The dish came together easily and smelled fantastic. It even got me to eat green olives. I am not a fan of olives.
To make a complete meal out of this, we cooked some rice (brown basmati; I’m sure Lydia would never approve, but we like it) and black beans with a quickie sofrito. Also a killer-smelling pot of food.
For the last day of Bake Off Week, we’re asked to make a showstopper. Not wanting to make an actual huge showstopper thing (it’d be too much sweets, even for me), I took inspiration from one of the most infamous GBBO challenges of all: Baked Alaska. Even if my efforts failed, I figured, I could at least make jokes about bingate!
But a whole-ass Baked Alaska is also way too much sweets for me and my not-sugar-obsessed partner, so I thought I’d attempt mini Baked Alaskas. Is that a thing? It’s probably not a reasonable thing.
For the base, I made peanut butter blondies–my go-to recipe from Vegan Cookies Take Over Your Cookie Jar–mixed with mini chocolate chips and baked in a mini muffin tin (the word “mini” is really starting to lose meaning the more I type it). At least this way, I have a ton of little muffin…cookie…things that do not require burnt homemade marshmallow fluff to be enjoyable. And storebought chocolate ice cream because my ice cream maker is old and not great. Anyway, I made a lil’ trio of ice cream-topped blondies and popped it in the freezer for about 20 hours.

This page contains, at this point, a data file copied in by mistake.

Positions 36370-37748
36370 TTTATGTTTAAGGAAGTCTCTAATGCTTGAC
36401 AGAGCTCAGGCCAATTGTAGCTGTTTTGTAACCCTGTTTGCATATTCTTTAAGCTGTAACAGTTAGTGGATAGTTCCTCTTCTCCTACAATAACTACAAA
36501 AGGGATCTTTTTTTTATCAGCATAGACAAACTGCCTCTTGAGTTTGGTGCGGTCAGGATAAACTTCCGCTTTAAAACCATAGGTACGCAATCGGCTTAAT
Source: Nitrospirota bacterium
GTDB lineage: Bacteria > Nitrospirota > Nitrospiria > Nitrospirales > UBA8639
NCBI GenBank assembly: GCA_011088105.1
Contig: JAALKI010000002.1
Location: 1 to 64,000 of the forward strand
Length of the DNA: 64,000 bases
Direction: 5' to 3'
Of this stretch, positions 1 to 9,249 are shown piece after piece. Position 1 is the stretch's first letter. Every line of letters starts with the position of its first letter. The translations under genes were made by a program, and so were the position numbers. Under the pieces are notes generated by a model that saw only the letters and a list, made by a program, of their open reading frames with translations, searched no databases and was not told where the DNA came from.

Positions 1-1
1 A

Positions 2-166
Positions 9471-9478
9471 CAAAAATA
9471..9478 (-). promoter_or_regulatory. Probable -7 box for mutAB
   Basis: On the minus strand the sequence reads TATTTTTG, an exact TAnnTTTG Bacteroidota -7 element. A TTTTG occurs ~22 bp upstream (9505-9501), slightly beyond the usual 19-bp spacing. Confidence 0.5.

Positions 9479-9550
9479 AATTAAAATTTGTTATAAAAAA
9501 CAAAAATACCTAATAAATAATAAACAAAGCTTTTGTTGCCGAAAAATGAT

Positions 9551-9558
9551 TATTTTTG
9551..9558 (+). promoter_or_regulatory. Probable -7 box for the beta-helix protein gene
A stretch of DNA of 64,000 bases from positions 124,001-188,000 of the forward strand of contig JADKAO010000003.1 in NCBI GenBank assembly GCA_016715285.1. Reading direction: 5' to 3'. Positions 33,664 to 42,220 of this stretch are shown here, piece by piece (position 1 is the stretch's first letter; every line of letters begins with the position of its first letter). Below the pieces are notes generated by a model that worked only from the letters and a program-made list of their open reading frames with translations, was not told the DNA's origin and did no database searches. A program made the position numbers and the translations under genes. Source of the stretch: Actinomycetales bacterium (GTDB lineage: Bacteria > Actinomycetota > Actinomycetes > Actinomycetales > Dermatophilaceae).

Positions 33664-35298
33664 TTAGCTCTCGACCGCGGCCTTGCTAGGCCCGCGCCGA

Making aquafaba meringue was next. I’ve had very mixed success with aquafaba meringue in the past, and frankly it’s not my favorite thing to actually eat–it’s magical and cool and impressive, sure, and it reminds me of childhood and a very specific dessert my mom used to make for special occasions, but on its own, it’s a little bland and sweet. So I have to have a reason to bother. This time I went with the instructions from Vegan for Everybody, half recipe. It always takes forever to get to stiff peaks in my mixer, but it did, eventually, get there.
Without a functional piping bag, it’s not like I can make these super precise, either, so I blobbed it on and used the back of a small spoon to smooth it out and add some little peaks for texture.
Furthermore, I don’t have a lil’ food blowtorch or anything of the kind, since I don’t do this ever. I had to use the broiler in my oven. Which was not a quick as I’d hoped, but it did brown like a nicely toasted marshmallow.
I mean, all right! But what about the interior? Specifically, did the ice cream melt?
Like, of course it did. It was like a tiny tablespoon of ice cream with only a layer of meringue between it and a fucking broiler for however many minutes. It was chocolate soup.